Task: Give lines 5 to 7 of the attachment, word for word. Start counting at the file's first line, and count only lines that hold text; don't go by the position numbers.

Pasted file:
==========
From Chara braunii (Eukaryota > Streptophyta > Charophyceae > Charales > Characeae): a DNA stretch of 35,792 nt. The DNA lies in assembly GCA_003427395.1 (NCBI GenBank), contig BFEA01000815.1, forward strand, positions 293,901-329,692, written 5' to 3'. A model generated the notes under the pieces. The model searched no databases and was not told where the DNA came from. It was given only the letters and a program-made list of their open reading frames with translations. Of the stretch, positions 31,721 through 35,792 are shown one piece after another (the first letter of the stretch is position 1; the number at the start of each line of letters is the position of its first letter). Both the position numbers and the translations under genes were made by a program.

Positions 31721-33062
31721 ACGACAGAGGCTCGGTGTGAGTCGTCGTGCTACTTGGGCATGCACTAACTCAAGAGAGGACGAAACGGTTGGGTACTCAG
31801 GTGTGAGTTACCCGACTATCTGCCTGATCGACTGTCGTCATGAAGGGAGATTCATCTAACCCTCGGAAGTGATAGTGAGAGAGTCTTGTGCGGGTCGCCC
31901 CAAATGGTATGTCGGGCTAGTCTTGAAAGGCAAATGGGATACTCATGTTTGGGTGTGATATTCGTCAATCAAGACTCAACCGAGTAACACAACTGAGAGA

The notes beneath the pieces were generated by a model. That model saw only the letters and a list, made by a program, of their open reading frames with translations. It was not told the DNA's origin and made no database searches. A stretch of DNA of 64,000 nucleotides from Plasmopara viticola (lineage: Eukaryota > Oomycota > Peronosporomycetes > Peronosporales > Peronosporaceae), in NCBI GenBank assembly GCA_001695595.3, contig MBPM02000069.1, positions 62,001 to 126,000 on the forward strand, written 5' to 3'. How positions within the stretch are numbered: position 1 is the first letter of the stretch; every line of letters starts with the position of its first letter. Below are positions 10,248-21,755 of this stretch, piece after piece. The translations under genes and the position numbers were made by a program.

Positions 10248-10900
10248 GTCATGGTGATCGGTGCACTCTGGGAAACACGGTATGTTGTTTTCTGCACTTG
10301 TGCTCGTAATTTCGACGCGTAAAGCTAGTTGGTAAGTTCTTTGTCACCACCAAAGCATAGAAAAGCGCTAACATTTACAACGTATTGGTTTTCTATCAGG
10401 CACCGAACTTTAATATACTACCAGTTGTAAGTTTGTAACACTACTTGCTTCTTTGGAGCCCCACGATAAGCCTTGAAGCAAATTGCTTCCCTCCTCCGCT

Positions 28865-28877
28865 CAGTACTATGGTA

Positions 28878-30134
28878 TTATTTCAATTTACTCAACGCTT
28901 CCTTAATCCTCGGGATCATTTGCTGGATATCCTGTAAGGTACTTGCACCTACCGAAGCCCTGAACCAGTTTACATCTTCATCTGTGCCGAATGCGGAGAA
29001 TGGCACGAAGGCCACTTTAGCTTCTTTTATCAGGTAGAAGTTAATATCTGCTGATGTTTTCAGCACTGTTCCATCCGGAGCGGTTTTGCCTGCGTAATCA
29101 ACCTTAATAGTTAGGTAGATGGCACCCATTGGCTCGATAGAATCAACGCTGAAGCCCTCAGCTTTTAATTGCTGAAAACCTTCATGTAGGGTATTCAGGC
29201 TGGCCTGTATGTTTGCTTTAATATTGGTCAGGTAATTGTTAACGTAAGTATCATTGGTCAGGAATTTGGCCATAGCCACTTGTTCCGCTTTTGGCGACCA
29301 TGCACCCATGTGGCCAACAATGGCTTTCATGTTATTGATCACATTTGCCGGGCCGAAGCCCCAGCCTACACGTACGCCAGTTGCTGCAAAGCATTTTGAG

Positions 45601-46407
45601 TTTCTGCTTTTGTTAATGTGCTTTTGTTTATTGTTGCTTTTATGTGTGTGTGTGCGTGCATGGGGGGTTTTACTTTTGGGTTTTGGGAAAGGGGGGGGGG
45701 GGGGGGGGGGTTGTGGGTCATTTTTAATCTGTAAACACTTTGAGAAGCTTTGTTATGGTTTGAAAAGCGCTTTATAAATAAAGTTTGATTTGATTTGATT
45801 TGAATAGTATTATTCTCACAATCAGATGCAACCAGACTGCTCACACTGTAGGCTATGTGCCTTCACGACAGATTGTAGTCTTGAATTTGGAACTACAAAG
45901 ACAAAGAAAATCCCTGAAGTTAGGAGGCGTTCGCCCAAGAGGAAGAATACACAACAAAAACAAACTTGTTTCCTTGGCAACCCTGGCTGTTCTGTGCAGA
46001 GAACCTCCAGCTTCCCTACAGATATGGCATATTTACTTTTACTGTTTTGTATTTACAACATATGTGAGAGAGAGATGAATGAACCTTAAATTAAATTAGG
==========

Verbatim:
31901 CAAATGGTATGTCGGGCTAGTCTTGAAAGGCAAATGGGATACTCATGTTTGGGTGTGATATTCGTCAATCAAGACTCAACCGAGTAACACAACTGAGAGA

The notes beneath the pieces were generated by a model. That model saw only the letters and a list, made by a program, of their open reading frames with translations. It was not told the DNA's origin and made no database searches. A stretch of DNA of 64,000 nucleotides from Plasmopara viticola (lineage: Eukaryota > Oomycota > Peronosporomycetes > Peronosporales > Peronosporaceae), in NCBI GenBank assembly GCA_001695595.3, contig MBPM02000069.1, positions 62,001 to 126,000 on the forward strand, written 5' to 3'. How positions within the stretch are numbered: position 1 is the first letter of the stretch; every line of letters starts with the position of its first letter. Below are positions 10,248-21,755 of this stretch, piece after piece. The translations under genes and the position numbers were made by a program.

Positions 10248-10900